Apr 07, 2017
Corporate media and D.C. politicians on both sides of the aisle are falling over themselves to shower praise on President Donald Trump for unilaterally bombing a Syrian air base on Thursday, demonstrating that Washington's hunger for war continues no matter who is at the controls.
Some talking heads' praise for the new war effort has been so over-the-top that it alarmed viewers, as when NBC's Brian Williams called the launch of 59 Tomahawk missiles--which state media now reports have killed civilians, including children--"beautiful" no less than three times in 30 seconds. Williams even misguidedly quoted a Leonard Cohen lyric to gush over the strike.
\u201cBrian Williams refers to this Pentagon video of missiles going to kill people as "beautiful" 3 times in 30 seconds\u201d— Trevor Timm (@Trevor Timm) 1491548792
The critical reaction on social media was swift:
\u201cThe saddest thing here is Brian Williams is probably not lying this time. He likely thinks missile strikes are beautiful. https://t.co/11XnE4EbjO\u201d— jeremy scahill (@jeremy scahill) 1491550110
-- George Robert (@mertennikell) April 7, 2017
And Williams was far from alone in his over-the-top praise for Trump's bombing. The Intercept's Lee Fang collected clips of pundits showering praise on Trump:
\u201cOn Fox and Friends, analyst says missile strike shows Trump is both like Robocop and "the new Sheriff in town" a la spaghetti western\u201d— Lee Fang (@Lee Fang) 1491546020
Print journalists jumped at the chance to beat the war drums, too, framing Trump's decision to bomb Syria as an emotional, heartfelt, and moral one.
The Washington Post's David Ignatius claimed that it was evidence that "the moral dimensions of leadership" had penetrated Trump's Oval Office. And in a New York Times op-ed titled "On Syria Attack, Trump's Heart Came First," White House correspondent Mark Landler framed the bombing as "an emotional act by a man suddenly aware that the world's problems were now his--and that turning away, to him, was not an option."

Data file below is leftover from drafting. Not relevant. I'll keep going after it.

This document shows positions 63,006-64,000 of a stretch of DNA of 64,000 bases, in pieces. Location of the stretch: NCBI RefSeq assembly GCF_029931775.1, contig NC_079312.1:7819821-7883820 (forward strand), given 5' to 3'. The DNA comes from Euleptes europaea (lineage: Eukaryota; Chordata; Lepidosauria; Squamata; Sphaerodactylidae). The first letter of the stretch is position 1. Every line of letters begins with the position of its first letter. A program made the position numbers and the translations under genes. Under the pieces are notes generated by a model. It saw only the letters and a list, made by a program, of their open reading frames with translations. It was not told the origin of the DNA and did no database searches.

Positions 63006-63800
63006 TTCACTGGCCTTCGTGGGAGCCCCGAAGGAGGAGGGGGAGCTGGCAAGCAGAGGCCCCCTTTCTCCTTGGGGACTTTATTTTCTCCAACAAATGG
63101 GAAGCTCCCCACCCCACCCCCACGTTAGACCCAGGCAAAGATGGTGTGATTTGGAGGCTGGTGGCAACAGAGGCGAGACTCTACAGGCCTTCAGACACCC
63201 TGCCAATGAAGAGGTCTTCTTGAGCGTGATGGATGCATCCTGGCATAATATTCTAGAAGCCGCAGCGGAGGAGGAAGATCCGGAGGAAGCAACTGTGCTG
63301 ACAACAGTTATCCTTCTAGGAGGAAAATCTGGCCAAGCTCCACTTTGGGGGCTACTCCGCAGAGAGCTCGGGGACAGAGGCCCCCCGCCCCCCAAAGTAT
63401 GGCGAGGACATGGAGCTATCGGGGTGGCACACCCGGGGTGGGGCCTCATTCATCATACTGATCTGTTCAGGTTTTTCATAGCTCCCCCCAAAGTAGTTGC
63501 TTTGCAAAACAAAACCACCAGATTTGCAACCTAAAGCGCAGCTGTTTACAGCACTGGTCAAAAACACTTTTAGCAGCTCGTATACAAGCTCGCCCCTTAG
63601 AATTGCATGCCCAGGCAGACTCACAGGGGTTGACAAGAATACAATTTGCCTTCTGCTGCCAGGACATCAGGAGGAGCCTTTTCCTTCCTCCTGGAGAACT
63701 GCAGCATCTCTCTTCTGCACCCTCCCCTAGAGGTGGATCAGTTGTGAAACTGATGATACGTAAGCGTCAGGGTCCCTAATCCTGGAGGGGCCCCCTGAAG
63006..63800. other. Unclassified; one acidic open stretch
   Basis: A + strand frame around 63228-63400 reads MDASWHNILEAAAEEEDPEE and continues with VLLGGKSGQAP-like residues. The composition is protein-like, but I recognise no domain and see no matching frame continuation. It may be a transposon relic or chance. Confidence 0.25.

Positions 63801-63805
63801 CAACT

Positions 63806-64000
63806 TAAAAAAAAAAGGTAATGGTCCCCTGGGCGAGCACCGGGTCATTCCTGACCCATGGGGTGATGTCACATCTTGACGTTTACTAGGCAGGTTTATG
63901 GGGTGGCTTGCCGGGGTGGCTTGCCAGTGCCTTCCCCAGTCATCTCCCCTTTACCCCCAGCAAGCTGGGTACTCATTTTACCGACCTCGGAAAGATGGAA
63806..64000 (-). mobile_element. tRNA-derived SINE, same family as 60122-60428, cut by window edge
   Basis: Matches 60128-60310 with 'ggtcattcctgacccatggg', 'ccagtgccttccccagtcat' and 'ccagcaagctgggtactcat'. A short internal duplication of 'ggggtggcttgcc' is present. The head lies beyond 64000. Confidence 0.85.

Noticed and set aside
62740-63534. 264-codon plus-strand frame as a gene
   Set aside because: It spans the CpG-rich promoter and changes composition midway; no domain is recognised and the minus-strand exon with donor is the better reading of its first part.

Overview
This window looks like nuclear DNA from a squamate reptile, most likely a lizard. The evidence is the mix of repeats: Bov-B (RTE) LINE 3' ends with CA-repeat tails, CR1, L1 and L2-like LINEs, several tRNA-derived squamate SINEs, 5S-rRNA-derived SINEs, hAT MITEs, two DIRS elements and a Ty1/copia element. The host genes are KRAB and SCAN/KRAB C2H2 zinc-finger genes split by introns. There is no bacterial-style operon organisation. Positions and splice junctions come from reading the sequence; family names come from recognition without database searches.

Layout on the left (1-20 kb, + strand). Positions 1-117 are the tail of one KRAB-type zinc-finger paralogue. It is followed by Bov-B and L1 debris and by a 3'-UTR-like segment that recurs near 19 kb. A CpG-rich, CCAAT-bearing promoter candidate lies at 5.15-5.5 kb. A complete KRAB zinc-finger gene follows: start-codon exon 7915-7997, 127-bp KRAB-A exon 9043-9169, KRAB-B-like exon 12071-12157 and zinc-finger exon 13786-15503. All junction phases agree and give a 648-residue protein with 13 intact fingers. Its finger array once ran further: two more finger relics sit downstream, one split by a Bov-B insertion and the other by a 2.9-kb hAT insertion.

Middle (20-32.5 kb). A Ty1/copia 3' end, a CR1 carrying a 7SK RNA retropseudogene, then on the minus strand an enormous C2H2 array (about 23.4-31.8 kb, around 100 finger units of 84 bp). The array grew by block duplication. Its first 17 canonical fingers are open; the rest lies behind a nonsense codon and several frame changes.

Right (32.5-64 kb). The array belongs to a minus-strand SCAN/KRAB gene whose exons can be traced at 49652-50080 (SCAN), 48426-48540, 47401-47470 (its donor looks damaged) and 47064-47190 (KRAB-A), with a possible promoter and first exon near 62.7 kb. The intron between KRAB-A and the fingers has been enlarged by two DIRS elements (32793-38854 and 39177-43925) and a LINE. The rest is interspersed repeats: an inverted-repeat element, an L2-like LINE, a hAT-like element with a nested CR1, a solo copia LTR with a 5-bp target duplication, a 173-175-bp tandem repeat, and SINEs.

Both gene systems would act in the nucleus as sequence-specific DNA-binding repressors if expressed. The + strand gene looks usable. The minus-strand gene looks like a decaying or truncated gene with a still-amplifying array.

Readers swiftly pointed out the hypocrisy of Trump's supposed sympathy for Syrian war victims, whom he barred from entering the U.S. in one of his first acts as president:
Chuck Schumer, the Democratic Senate minority leader, proclaimed, "Making sure Assad knows that when he commits such despicable atrocities he will pay a price is the right thing to do." Even Democratic Senator Dick Durbin declared, "My preliminary briefing by the White House indicated that this was a measured response to the Syrian nerve gas atrocity."
Prior to the attack, neoconservative Elliott Abrams, a former official in President George W. Bush's administration, said, "Obama did nothing at all year after year to save the lives of Syrians. Now Trump has to match his rhetoric with something concrete."
Indeed, leftist pundits pointed out that when it comes to war, both sides of the partisan aisle appear ideologically united:
Many anti-war voices lamented the immediate approval from all sides for war, and expressed surprise that the praise is coming from even avid Trump critics:
\u201cI knew that I'd wake up to find a bunch of people praising Trump but I still wasn't ready for it. This fucking sucks\u201d— Brandy Jensen (@Brandy Jensen) 1491571590
\u201cLet me get this straight: so according to DC pundits, Trump was a dangerous maniac...until he started bombing?\u201d— asad abukhalil \u0623\u0633\u0639\u062f \u0623\u0628\u0648 \u062e\u0644\u064a\u0644 (@asad abukhalil \u0623\u0633\u0639\u062f \u0623\u0628\u0648 \u062e\u0644\u064a\u0644) 1491532778
Some also speculated that the United States' economic ties to military contractors may play a role in the never-ending push for endless war, while stock prices for the company that manufactures Tomahawk missiles rose immediately following the attack.
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